Permanent exhibition

The permanent exhibition hall is dedicated to professor José Luis Maya, who, from the Autonomous University of Barcelona, supported the first excavations that the Town Council and the CRAC made in Cerdanyola in the 80’s.

Cerdanyola, terra d’Ibers (“Cerdanyola, land of Iberians”) is the name of the permanent exhibition of the Museum. It occupies an area of 290 m2 and is divided into seven major thematic areas through which the Iberian culture is presented. Backlit panels, audiovisuals, reconstructions, and more than 500 archaeological items from the Cerdanyola sites combine to give a joint vision of the Iberian world.

En els límits del món (“At the edge of the world”) is the space of presentation. You can discover the origin of Iberian culture, the territory it occupied, the different peoples or tribes that integrated it and its evolution and temporary location in the ancient world.

Un paisatge deshumanitzat (“A dehumanized landscape”) is the space dedicated to what was the territory in Iberian times and the main Iberian economic activities. You can see how, for the first time, human communities began to significantly transform the landscape.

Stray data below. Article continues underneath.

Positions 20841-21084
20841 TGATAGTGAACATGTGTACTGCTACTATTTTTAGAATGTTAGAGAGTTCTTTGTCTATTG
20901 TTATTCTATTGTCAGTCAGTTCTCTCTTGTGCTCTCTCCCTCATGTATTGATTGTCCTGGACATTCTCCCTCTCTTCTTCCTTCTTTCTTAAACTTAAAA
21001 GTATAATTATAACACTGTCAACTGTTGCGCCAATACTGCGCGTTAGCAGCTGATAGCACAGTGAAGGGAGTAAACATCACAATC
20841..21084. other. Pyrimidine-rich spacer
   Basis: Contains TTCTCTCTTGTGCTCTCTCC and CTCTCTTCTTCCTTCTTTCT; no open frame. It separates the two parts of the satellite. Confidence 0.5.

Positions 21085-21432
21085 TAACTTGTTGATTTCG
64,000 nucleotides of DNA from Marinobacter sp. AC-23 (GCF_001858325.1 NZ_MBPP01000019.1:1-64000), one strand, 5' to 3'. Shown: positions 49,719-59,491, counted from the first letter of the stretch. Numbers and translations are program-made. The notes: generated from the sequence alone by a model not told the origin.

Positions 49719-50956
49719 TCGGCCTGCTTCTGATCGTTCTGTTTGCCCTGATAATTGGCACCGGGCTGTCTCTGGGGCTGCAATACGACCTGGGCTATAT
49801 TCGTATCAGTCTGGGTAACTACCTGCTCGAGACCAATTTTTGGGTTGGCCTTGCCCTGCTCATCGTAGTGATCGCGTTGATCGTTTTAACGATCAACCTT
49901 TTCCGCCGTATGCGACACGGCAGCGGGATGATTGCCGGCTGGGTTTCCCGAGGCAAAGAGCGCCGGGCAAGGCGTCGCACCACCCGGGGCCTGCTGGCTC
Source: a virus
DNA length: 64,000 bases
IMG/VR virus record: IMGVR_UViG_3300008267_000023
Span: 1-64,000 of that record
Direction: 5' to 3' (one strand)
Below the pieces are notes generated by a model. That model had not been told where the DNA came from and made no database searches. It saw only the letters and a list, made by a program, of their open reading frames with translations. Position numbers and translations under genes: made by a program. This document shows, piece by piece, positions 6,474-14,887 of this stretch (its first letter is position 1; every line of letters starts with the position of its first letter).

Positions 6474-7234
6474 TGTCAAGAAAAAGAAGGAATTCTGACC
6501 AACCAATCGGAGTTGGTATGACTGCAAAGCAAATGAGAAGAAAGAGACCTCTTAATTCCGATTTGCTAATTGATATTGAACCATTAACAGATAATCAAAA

Pobles, aldees i granges (“Villages, hamlets and farms”) is the space dedicated to the form of organization of the Iberian Laietania. From three Iberian settlements of different typology excavated in Cerdanyola is exemplified how the great villages, such as Ca n'Oliver, controlled the region.

Una societat complexa (“A complex society”) is the space of presentation of a society divided into classes. Through the objects and other resources are identified the different social groups, their position within the community and the activities they developed.

Enlloc com al poble (“Nowhere as in the village”), is the space in which very different aspects of the everyday life of the Iberians are treated: the typology of their houses, the role of people according to sex or age within the family and community, beliefs, gastronomy, clothing and some of the great mysteries of Iberian culture.

La gestació d’un desastre (“The gestation of a disaster”) is the space where takes place the process started with the Roman occupation that culminated with the progressive disappearance of the Iberian culture and the integration of the ancient Iberian territories within the Roman Empire.

Després dels ibers (“After the Iberians”) is the space that closes the exhibition. It focuses on the medieval occupation of the hill, almost a thousand years after the abandonment of the village, and the process of recovery of the site and the construction of the Museum, a thousand years later.